Criminals intercepted the new card and PIN, set up online banking, and tried to open fraudulent accounts in the victim's name.
CL had moved to the UK from the United States for work and subsequently opened a new bank account with Barclays, depositing £1,000. As is customary, the bank posted a new debit card and PIN to CL’s address, but these were intercepted by criminals who used the information to empty the account in five separate ATM transactions.
The fraudsters also tried to open new accounts in the US under CL’s name and set up an online banking account using CL’s details. Unfortunately, claiming that bank cards and PINs have not been delivered is a common type of fraud, and so Barclays did not believe CL’s claims that he was, in fact, the victim and so refused to refund the lost money.
CL then raised a complaint with the Financial Ombudsman Service (FOS) for an independent review of the case; FOS is a Government-backed body that investigates complaints between financial institutions and their customers. The initial FOS investigation agreed with Barclays and claimed that the bank did not owe CL any compensation, but following the complaint to the Guardian and an appeal of the case, CL was awarded £1,000, plus 8% and £200 for the poor treatment by the bank.
The type of fraud that CL experienced is known as unauthorised transaction fraud; this happens when scammers get access to a victim’s confidential information relating to bank or financial services accounts – such as PINs, one-time-passcodes (OTPs), or passwords – which they then use to access the victims’ accounts. Once the scammer has access, they will start to make payments or apply for loans or open accounts in the victim’s name, at which point the account holder realises they have been the victim of fraud.
Usually, recovering funds after unauthorised transaction fraud is immediate unless the bank argues that the customer has been grossly negligent or there is insufficient evidence to prove fraud, as in CL’s case. When banks refuse to compensate, customers can take their complaint to the Financial Ombudsman Service (FOS) for an independent investigation. Following their investigations, FOS has increasingly found that banks have been failing to protect customers from fraud and has instructed them to give refunds.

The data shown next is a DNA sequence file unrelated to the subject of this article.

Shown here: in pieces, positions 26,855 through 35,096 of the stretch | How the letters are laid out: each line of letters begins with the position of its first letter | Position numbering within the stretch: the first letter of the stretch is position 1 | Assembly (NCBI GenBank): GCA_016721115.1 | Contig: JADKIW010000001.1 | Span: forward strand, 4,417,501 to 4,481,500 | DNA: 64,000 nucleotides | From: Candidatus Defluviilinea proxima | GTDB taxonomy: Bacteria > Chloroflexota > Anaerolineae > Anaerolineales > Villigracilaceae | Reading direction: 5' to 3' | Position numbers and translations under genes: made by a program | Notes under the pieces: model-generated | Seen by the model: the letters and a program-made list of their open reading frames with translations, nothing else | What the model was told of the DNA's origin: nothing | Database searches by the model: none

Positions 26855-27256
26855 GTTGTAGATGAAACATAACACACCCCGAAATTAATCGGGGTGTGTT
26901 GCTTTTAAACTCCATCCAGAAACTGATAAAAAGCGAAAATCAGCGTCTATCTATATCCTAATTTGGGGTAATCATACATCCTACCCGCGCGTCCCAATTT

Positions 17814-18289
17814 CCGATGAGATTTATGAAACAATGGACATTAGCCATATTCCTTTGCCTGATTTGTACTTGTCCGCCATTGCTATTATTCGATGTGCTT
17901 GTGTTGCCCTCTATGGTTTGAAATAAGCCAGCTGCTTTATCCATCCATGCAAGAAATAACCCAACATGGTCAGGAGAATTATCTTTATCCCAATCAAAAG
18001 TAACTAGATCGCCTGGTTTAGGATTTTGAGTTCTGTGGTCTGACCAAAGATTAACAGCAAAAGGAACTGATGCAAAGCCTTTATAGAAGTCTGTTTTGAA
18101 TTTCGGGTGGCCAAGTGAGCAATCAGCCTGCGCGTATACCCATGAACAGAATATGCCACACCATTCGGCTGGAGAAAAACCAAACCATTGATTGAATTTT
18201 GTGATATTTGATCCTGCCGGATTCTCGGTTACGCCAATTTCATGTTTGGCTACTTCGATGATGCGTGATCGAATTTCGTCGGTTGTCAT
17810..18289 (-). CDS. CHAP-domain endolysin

Sarah Spruce, Head of TLW Solicitors’ Fraud and Scams team, commented:
“While the circumstances of CL’s case do sound similar to some cases where the bank account holder themselves is trying to defraud the bank, if Barclays and FOS had investigated the complaint more thoroughly at the outset, then they should have realised much earlier that CL was not the perpetrator.
This is why it is crucial to have advice and guidance from specialists who regularly deal with these types of claim and have successfully dealt with the FOS complaints and appeals process for years, as my team has. Even if you’re not sure if you have the basis of a case, or you are simply a little embarrassed to speak to someone about what has happened, get in touch with the TLW team for a confidential and no obligation discussion to go through your options.”
Our experienced team of professionals is dedicated to helping clients make compensation claims if they have been the victim of unauthorised transaction fraud and their bank is refusing to compensate.
We are well-versed in the time constraints, requirements, and appeals procedures associated with the refund claim process and well-equipped to handle complex legal arguments and defences that may arise during the claim.
If you or someone you know has fallen victim of an unauthorised transaction fraud and suffered financial losses, our specialist team is available for a confidential and no-obligation consultation. We operate on a no-win, no-fee basis, meaning you will not be charged any fees unless we succeed in securing compensation for you.
Call us on 0800 169 5925, email firstname.lastname@example.org or complete the online claim or call-back forms below.
Time limits apply, and so anyone wishing to bring a claim, should do so without delay.
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